“What you resist, persists.”—Carl Jung
I work as the librarian at the Logan campus of Stevens-Henager College. Since the campus is small, I also manage the textbooks. Logan campus students may take one or a few courses online, and I hear complaints each module about the e-Textbooks. Students say the pages are tough to manipulate, take too long to scroll, or are difficult to read on a screen.
But most of those issues come from unfamiliarity with the e-book format. Once you learn how to navigate an e-book, you’ll find that they have many amazing features. Pages can look identical to the print textbook, along with the same pagination. Easy navigation is provided with a linked Table of Contents. Users can both take notes and highlight text right inside the book, and individual pages may be printed. The book can be read almost anywhere: online or on your mobile phone or e-reader.
Plus searches can be performed within the entire text, in a chapter, or on a page. My undergraduate degree is in English. I spent many hours manually finding passages to provide evidence of what I discovered with each assignment. I often think about the time it would have saved me to have digitized searchable text.
E-books also cost less and take less space. They weigh less, consume no paper, and produce no waste. They are good for the environment.
E-books should not be feared; they are amazing gifts from our digital reality. The world is at our fingertips. I used to carry scriptures and lesson manuals with me to church each Sunday. Now all I need is accessed through my phone in seconds. My lesson manuals have hyperlink references. I also sing the songs from the church’s hymnbook downloaded to my phone.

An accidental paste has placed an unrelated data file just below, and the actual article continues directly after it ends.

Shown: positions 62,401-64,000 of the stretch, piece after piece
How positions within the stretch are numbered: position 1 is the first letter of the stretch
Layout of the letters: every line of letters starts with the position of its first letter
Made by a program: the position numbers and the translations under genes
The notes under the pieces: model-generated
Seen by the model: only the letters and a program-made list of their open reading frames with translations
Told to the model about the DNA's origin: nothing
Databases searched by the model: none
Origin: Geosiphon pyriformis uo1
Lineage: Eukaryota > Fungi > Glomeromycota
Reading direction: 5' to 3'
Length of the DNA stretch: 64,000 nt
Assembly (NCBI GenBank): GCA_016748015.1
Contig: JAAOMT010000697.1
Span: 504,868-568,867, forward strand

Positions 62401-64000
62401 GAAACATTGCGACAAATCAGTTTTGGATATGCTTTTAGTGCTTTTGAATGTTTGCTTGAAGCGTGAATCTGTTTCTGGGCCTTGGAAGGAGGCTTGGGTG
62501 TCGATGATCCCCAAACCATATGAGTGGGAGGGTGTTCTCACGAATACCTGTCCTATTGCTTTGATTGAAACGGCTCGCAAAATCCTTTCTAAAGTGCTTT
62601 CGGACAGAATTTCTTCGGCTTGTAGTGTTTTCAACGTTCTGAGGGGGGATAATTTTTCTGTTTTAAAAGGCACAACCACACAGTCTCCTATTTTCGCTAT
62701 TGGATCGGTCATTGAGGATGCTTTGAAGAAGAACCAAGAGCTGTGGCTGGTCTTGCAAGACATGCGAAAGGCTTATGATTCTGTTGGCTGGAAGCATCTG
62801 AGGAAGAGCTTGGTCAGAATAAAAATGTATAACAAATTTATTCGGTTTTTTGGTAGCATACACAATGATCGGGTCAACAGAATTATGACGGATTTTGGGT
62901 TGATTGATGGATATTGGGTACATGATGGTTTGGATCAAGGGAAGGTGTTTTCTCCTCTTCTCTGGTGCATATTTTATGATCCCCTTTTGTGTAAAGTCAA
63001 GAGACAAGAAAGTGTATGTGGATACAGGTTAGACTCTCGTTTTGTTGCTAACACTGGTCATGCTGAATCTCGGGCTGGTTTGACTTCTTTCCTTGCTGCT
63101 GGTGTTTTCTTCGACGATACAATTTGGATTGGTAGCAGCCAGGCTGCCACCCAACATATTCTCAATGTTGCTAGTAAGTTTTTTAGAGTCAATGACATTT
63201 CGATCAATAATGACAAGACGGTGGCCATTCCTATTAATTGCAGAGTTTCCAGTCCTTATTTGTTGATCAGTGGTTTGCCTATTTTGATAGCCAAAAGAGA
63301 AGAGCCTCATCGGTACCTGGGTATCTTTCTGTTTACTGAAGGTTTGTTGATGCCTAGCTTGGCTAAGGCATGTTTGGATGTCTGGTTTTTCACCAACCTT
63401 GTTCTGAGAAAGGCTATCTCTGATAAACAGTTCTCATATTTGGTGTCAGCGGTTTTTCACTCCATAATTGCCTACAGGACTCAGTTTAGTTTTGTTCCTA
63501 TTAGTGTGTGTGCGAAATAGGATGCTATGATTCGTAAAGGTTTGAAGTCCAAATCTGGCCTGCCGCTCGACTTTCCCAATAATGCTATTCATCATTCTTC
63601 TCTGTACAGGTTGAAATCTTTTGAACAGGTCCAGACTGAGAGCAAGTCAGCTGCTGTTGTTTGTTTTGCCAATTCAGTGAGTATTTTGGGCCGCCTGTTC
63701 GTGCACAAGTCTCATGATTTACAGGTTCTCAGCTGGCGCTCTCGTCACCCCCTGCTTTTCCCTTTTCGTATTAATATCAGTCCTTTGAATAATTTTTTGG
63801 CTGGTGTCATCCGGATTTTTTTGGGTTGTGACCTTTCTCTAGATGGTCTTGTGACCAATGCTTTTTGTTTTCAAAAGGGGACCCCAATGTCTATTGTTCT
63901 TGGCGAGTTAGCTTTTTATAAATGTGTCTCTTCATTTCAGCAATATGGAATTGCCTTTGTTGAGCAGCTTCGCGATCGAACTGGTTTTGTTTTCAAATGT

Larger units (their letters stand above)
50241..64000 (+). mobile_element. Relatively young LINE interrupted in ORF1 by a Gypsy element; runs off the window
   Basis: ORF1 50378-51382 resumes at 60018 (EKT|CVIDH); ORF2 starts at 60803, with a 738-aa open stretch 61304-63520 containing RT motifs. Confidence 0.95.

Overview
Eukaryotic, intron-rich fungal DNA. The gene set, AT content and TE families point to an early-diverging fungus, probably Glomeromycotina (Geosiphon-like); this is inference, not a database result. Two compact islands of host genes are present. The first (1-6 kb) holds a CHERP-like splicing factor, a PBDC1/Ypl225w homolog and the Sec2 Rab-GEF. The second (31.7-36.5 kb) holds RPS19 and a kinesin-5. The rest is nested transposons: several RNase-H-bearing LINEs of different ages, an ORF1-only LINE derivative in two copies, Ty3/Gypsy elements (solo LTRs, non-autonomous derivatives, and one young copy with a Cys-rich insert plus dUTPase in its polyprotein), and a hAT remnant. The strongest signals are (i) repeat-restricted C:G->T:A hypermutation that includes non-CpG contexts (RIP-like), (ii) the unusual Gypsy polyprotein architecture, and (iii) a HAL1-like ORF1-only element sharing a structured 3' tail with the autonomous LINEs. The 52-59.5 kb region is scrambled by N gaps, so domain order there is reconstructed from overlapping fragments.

I like options. I like convenience. E-books provide me with both.
Puanani M. Mateaki began working as the Librarian at the Logan campus of Stevens-Henager College at the end of May, 2010. Before this she worked for Salt Lake County’s Public Library System as a substitute Librarian. She started this position in 2007 while still a student at Emporia State University’s Salt Lake City cohort. In May 2008 she graduated with her MLS (Master of Library Science). Last year Mateaki decided to get an MBA (Master of Business Administration) through Stevens-Henager College Online where she has used E-books almost exclusively. She finishes her last class in April when she will have 2 months to complete her thesis and program.